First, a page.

Awards season is in full flight in Hollywood. Hilary White and Arlene Hunt have been perusing some of the nominated films for Arena

They were in studio with Kay Sheehy to name their winners and losers. One of the films they reviewed is writer-director Martin McDonagh's Three Billboards Outside Ebbing, Missouri, which stars Frances McDormand. So, does it live up to the hype?

The film follows Mildred Hayes, a grieving mother who takes matters into her own hands following her daughter’s murder and the bumbling police response that follows. Hilary described the character of Mildred.

"She’s now decided that she’s going to bring her animosity and her frustration right out in the open of this very small backwater in Missouri called Ebbing. She sees these three billboards which are dilapidated, nothing being done… puts down a wad of cash and she goes ‘This is the slogan I want you to put up’. She basically calls out the completely inept police force who failed to find the killer."

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Arlene took Kay through some of the other players in the film, including Woody Harrelson’s Police Chief and a "pitbull"-like Sam Rockwell, who plays his second in command. Hilary explained that he enjoyed McDonagh's  direction but took issue with some of the characters’ motivations.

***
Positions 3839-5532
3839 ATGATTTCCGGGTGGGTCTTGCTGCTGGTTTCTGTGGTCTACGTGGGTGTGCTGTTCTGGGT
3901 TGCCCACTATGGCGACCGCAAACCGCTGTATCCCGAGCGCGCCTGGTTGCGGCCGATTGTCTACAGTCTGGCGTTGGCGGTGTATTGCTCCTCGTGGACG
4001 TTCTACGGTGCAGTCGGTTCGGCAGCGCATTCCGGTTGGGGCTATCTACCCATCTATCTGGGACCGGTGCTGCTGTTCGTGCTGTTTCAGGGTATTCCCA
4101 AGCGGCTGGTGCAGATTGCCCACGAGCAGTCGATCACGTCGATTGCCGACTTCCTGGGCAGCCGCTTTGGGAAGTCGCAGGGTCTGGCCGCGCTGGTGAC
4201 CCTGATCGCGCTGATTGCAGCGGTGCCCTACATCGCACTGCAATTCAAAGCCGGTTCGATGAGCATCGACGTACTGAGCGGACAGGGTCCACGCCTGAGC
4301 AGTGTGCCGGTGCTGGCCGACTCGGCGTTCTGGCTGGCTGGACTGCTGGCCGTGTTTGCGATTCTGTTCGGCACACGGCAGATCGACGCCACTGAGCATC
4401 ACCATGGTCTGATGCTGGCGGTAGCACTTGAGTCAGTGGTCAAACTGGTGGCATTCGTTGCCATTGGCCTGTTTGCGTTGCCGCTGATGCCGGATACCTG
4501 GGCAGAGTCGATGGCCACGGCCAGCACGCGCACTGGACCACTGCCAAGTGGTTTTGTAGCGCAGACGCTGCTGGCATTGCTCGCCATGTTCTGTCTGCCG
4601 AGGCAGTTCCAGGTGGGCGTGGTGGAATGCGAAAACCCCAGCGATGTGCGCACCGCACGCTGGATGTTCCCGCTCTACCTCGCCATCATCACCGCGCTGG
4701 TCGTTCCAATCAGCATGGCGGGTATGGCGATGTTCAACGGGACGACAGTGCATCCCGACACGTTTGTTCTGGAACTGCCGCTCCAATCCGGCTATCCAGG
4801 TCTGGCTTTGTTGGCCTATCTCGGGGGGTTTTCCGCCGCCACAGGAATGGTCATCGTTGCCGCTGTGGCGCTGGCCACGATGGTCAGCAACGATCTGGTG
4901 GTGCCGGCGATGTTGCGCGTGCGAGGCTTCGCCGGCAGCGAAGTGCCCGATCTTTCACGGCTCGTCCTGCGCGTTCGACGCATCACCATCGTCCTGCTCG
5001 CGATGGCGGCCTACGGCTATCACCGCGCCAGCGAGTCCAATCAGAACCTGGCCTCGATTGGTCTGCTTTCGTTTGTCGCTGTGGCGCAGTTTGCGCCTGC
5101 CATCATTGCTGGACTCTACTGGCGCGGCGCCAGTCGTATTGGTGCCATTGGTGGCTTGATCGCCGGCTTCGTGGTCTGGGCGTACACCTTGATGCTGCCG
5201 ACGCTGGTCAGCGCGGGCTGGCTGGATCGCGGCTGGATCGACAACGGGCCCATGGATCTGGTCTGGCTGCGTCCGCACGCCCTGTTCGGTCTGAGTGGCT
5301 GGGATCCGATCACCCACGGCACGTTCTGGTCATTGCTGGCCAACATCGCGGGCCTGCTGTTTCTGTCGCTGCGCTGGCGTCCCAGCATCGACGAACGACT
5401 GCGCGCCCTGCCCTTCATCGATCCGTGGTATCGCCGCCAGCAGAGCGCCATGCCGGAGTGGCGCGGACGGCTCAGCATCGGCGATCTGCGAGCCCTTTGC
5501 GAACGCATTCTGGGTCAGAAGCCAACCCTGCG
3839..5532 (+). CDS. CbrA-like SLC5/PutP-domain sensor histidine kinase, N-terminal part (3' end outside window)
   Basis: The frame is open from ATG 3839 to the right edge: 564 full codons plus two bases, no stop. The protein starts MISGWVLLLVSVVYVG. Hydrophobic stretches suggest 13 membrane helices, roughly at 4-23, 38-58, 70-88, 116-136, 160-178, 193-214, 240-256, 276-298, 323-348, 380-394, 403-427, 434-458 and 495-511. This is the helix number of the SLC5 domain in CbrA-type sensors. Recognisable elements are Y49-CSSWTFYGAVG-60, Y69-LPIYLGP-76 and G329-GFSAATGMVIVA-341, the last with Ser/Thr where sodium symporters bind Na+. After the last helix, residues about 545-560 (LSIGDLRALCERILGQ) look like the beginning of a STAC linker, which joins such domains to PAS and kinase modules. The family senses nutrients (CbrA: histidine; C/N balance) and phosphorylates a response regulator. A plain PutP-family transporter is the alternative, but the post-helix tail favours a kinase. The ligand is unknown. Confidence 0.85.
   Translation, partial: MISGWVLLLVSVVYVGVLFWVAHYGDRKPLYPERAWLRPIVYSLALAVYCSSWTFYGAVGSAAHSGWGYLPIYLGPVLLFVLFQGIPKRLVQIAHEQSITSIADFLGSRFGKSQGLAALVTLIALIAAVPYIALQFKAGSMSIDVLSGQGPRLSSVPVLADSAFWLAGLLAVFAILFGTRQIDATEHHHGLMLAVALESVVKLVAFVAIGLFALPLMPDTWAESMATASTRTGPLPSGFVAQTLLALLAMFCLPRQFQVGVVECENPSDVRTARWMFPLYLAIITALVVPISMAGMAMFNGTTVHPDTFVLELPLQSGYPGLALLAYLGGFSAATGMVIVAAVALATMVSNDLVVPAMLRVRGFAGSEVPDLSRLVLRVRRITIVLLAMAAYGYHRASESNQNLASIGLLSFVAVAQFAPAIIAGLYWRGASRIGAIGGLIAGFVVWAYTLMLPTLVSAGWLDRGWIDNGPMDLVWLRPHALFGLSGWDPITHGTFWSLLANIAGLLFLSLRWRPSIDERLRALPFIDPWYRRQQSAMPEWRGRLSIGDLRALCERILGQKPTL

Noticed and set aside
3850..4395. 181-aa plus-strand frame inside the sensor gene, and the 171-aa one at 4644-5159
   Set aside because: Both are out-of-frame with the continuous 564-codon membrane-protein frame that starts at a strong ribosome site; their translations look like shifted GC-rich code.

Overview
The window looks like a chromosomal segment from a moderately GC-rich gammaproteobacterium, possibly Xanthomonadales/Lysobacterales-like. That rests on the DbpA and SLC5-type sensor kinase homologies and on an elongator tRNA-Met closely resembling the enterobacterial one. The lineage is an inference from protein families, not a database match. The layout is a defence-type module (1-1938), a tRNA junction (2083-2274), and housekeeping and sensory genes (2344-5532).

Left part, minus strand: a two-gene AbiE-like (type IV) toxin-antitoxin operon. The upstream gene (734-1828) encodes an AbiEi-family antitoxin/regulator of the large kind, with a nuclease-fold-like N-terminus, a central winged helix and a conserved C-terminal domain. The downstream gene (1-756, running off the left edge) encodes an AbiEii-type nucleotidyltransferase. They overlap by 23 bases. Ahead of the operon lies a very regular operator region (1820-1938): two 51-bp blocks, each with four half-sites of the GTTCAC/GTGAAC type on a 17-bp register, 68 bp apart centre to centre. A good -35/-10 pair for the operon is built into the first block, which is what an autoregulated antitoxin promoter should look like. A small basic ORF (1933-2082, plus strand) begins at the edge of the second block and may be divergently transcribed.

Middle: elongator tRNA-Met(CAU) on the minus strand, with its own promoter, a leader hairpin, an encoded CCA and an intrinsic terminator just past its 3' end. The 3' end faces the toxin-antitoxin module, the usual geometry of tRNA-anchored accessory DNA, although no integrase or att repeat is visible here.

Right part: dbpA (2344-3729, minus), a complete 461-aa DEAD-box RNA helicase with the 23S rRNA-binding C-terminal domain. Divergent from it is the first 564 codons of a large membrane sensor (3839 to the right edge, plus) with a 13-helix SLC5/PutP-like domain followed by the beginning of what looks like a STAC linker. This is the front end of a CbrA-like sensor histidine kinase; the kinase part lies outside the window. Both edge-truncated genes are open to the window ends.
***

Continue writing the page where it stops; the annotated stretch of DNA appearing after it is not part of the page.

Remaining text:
"There’s a lot of very good characters in this film, and McDonagh knows what to do with them and knows how to herd them off in interesting ideas and pad them but… there is quite a stagey, absurdist, lack of credibility that some of the reactions of these characters to the situations that they’re in - we just see them behave in a very peculiar way."

Sam Rockwell and Frances McDormand in Three Billboards...

Would they recommend the film? Arlene is on the fence.

"There are great scenes… that were carried by great performances. But as a whole, I found it confusing and it left a peculiar taste in my mouth".

Hilary expressed his frustration with the film.

"I thought the ending was a bit of a cop-out. This character suddenly arrives in the second act that leads to this very convenient, slightly lazy ending. It almost kind of paints itself into a corner a bit… It’s a strange film. It’s quite frustrating."

To listen back to the whole segment on Arena, click here.